As we come to Jesus as persons needing Jesus’ help and depending on God’s mercy to be made “new” again, to have our sadness turned into “rejoicing,”  as did the Roman soldier in today’s Gospel, John 4: 43-54, we will experience “the fever” of our anger, resentment, guilt and shame and “the diseases” by which we condemn and judge others and ourselves as unworthy of God’s love and mercy leave us. Yes, we will be restored to the health of the redeemed, for, not only has God created “Jerusalem to be a joy,” but has also created us to be a joy as well and to know joy in this life, day by day, hour by hour, minute by minute.

Friday, March 4, 2016

How Will We/You/I Be Saved?

In today's first reading, Hosea 14:2-10, the prophet says to Israel: "Return, O Israel, to the Lord, your God."  We, too, burdened with guilt are asked to seek God's forgiveness and receive from God the goodness in which we have been created. The Israelites are warned that "Assyria will not save...[them] nor shall...[they] have horses to mount; [...They] shall say no more, 'Our god,' to the work of [their] hands...."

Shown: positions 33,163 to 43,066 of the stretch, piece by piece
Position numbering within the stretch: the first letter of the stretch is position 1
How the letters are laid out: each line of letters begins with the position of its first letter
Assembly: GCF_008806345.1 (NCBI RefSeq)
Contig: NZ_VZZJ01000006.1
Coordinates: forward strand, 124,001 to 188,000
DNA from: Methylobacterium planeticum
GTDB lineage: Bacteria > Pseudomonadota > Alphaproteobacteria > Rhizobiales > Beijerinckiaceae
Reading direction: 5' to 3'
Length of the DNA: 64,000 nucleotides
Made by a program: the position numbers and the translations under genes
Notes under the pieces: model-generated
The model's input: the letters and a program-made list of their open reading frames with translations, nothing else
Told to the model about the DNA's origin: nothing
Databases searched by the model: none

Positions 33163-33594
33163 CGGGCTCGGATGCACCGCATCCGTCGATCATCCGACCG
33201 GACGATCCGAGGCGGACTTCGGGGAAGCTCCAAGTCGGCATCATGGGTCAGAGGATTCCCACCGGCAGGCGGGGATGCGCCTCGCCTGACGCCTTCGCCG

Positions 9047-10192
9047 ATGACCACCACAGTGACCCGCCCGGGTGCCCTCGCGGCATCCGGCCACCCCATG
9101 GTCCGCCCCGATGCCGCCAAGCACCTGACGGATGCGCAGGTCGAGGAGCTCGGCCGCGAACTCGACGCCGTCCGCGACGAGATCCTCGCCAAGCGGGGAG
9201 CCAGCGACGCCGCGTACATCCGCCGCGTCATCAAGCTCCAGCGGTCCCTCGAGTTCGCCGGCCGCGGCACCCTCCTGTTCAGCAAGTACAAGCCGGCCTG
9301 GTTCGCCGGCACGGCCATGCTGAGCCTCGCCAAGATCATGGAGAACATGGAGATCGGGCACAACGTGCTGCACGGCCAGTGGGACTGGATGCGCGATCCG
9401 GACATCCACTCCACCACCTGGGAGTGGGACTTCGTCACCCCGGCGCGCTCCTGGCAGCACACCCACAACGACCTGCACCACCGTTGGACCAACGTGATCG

To what have we said "Our god"? To which works of our hands have we attributed divine qualities, qualities to save us from ourselves, from our selfishness, our sinfulness, our pride, our avarice, our envy and jealousy?  When stumbling, to what do I look for help? What success do I think will save me this time?  To what  project  do I turn to as a means to be lifted out of my prideful self?  What accolades am I seeking as a means to be "transformed"?

Hosea, speaking in the name of the Lord, tells the Israelites that only the Lord "will heal their defection." Only the Lord "will love them freely; for [God's] wrath is turned away from them." So, too with us--we are the Israelites stumbling around in the desert of life,  falling into sin over and over again, erecting idols for our salvation. Let us repent and turn to the Lord for our salvation. God alone can save us, save you and save me!  No one else. Nothing else. No political leader or successful business person. No prestigious job or degree, no work of our hands, no human being: Only God!